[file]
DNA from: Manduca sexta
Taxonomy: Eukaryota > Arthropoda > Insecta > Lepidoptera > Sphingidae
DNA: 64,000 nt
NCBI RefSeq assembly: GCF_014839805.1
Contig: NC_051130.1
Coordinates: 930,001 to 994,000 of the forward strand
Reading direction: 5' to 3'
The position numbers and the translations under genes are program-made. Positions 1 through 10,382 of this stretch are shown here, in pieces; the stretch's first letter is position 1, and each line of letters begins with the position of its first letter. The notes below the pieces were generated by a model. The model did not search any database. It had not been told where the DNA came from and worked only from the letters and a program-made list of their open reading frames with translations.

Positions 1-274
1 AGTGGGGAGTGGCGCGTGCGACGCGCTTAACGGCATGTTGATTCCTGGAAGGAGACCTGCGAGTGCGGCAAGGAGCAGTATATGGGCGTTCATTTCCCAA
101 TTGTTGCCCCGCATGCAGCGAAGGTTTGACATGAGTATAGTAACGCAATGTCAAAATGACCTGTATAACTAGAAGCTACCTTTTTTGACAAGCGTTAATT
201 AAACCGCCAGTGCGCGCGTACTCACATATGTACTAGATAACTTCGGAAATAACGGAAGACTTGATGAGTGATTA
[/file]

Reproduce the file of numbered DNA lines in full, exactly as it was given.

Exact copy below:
DNA from: Manduca sexta
Taxonomy: Eukaryota > Arthropoda > Insecta > Lepidoptera > Sphingidae
DNA: 64,000 nt
NCBI RefSeq assembly: GCF_014839805.1
Contig: NC_051130.1
Coordinates: 930,001 to 994,000 of the forward strand
Reading direction: 5' to 3'
The position numbers and the translations under genes are program-made. Positions 1 through 10,382 of this stretch are shown here, in pieces; the stretch's first letter is position 1, and each line of letters begins with the position of its first letter. The notes below the pieces were generated by a model. The model did not search any database. It had not been told where the DNA came from and worked only from the letters and a program-made list of their open reading frames with translations.

Positions 1-274
1 AGTGGGGAGTGGCGCGTGCGACGCGCTTAACGGCATGTTGATTCCTGGAAGGAGACCTGCGAGTGCGGCAAGGAGCAGTATATGGGCGTTCATTTCCCAA
101 TTGTTGCCCCGCATGCAGCGAAGGTTTGACATGAGTATAGTAACGCAATGTCAAAATGACCTGTATAACTAGAAGCTACCTTTTTTGACAAGCGTTAATT
201 AAACCGCCAGTGCGCGCGTACTCACATATGTACTAGATAACTTCGGAAATAACGGAAGACTTGATGAGTGATTA